Thatcher continued cutting to restore fiscal discipline. In 1982, her domestic focus was shifted to foreign affairs after Argentina invaded and occupied the Falkland Islands based on flimsy Argentine claims. Most expected Britain to accept the loss, but she knew the greater risk to the British psyche was to take one more loss, one more retreat and one more national humiliation. Thatcher would have none of that.
She ordered the British military to reconquer the islands and throw the invaders back into South Atlantic. Two months and 8,000 miles later, they did just that. Britain – Thatcher – was triumphant. The people rewarded her resolute leadership with re-election in 1983.
But Thatcher had her down moments; the 1981 Irish Republican Army Hunger Strikes were one. The media attention on the hunger strikers mainstreamed Sinn Fein and eliminated any chance of sidelining them. In the future, Sinn Fein would have to be treated as a legitimate Catholic Irish political party. But, Thatcher did not cave to terror. The British Army continued to tighten its grip on the IRA and to clamp down on the protestant terrorists as well.
Her second term in office was defined by her struggle with the miners’ union. The government has announced plans to close 11 percent of the state-owned coal mines the National Union of Mineworkers, or NUM, threatened to strike. The government claimed the closures were needed to return the mines to profitability.
The U.K. Miners’ Strike, which lasted from March 1984 to March 1985, was illegal; union leadership refused to hold a vote and simply declared a strike. That was the opening Thatcher needed. She had an instinct for sensing with opponents had damaged themselves. Thatcher defined the struggle as one between the rule of the mob and the rule of law. She held on, refusing to budge to union demands.
After a year of out of work and out of pay, most of the miners were ready to go back to work, despite union leadership. Thatcher had out-planned the NUM. In advance of the showdown she knew was coming, she had ordered the stockpiling of fuel and prepared the police for anti-riot actions. She could wait for the union to fold like a Blackjack player in for too much. Her opponents usually had to fold.
‘Thatcherism’: In Britain to stay
By the time of her third general election victory in 1987, “Thatcherism” was in Britain to stay. Inflation was low, and the economy was growing. Her partnership with Ronald Reagan was cornering the Soviet Union, and the Old Left was retreating. But the flaws were there.
Thatcher became increasingly demanding of her party’s leadership, the old men of the Conservatives who were slower than her in opposing government waste and less courageous in facing down bureaucracy. She became impatient with those who could not see, as she could, that the proposed European Union would be an albatross around the British economy. Thatcher was a visionary leader of a party whose power brokers were still living in the past. She plowed ahead unaware of the danger posed by the politicians in the shadows, those with wounded pride at having been dressed down for not getting with the Thatcherite program.
In November 1990, her cabinet troubles became public in a fight over the adoption of the European Exchange Rate Mechanism, or ERM, which was a precursor to a single European currency, the euro. She was against it, but Thatcher had given in to her cabinet. She regretted it and her disparagement provoked a reaction from the pro-Europe members of her party. Her leadership was challenged and a ballot was held, which she won but not comfortably enough to avoid a second ballot.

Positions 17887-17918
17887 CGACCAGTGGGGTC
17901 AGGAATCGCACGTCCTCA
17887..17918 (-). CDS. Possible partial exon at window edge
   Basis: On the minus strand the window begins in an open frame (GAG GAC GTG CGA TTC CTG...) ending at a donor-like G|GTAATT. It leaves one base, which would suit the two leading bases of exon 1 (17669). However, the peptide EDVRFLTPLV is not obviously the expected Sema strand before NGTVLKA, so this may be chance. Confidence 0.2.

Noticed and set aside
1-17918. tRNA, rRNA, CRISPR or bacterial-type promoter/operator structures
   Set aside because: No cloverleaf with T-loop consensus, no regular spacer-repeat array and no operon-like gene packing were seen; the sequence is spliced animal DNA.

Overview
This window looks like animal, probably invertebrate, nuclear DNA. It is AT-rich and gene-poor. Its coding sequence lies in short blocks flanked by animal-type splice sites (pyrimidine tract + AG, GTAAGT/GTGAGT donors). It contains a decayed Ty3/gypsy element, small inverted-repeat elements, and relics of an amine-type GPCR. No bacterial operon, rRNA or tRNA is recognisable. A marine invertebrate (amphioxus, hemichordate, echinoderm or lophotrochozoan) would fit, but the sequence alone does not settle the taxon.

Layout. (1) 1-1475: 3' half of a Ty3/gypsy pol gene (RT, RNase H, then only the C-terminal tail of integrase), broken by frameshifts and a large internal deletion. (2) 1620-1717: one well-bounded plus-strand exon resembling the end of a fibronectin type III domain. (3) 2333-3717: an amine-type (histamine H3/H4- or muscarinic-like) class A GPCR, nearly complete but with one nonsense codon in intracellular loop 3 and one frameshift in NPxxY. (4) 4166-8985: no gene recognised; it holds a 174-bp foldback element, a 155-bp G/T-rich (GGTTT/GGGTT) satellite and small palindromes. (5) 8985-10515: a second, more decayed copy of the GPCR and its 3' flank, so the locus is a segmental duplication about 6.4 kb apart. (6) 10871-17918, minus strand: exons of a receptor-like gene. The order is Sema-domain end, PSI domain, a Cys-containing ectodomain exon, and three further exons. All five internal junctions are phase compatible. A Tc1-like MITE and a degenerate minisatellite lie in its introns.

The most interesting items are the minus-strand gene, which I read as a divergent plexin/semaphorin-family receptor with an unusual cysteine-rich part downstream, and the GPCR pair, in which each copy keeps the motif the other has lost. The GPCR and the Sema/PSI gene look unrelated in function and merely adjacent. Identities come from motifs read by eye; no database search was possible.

Thatcher was asked to step down rather than divide the party. She did, and the fall was all the more sensational because it occurred during the initial broadcast of the original BBC production of famed political drama “House of Cards,” in which the opening scene depicted her leaving office.
Deposed by her party, she eventually took a seat in the House of Lords in 1992 becoming The Right Honourable The Baroness Thatcher. She continued to fight against the Eurocrats’ encroachments on British sovereignty. Though the U.K. joined the ERM, it was forced to withdraw after it was revealed that ERM left Britain vulnerable to George Soros and other speculators who proceeded to weaken the pound. Margaret Thatcher was right.
With the Eurozone teetering and the European Union having morphed into a leviathan of statist inefficiency, Thatcher has been proven right, again. The success of her reshaping of British politics forced Tony Blair and the Labour Party to change their rhetoric to become a credible challenger to the Conservatives. Thatcher had made the Tories the natural party of government; to compete, Labour had to learn the language or aspiration rather than agitation.
‘What would Maggie do?’
Even in death, Thatcher is a towering figure. Her legacy has been the partial cause of rift between the current Conservative Prime Minister David Cameron and his party rival, the headline-grabbing Mayor of London Boris Johnson. Johnson ruffled Tory feathers in his Nov. 28 speech criticizing the state of Britain’s infrastructure and economy entitled, “What would Maggie do?” Indeed.
In retirement, she stayed active until suffering a series of strokes in 2002. Dennis Thatcher, her husband of more than 50 years, died in 2003. Her fellow Cold warrior, Ronald Reagan, followed in 2004.
Baroness Thatcher joined them last spring at the age of 87 upon suffering her final stroke.
Thatcher was called many things in her lifetime. She was a daughter, a wife and a mother. She was a chemist and a barrister. Thatcher was affectionately known as the Iron Lady and Maggie by her supporters, while to her enemies she was often simply “that woman” or, more colorfully, “Attila the Hen.” She governed not as an old Tory, nor as a stereotype, but as herself.
As leader of the Conservative Party for nearly 16 years and prime minister for 11, she was perhaps the most important politician of her generation.
In a dark time, she was many things to many people. But when the English-speaking peoples and the free world needed her, she was what she needed to be – a hero.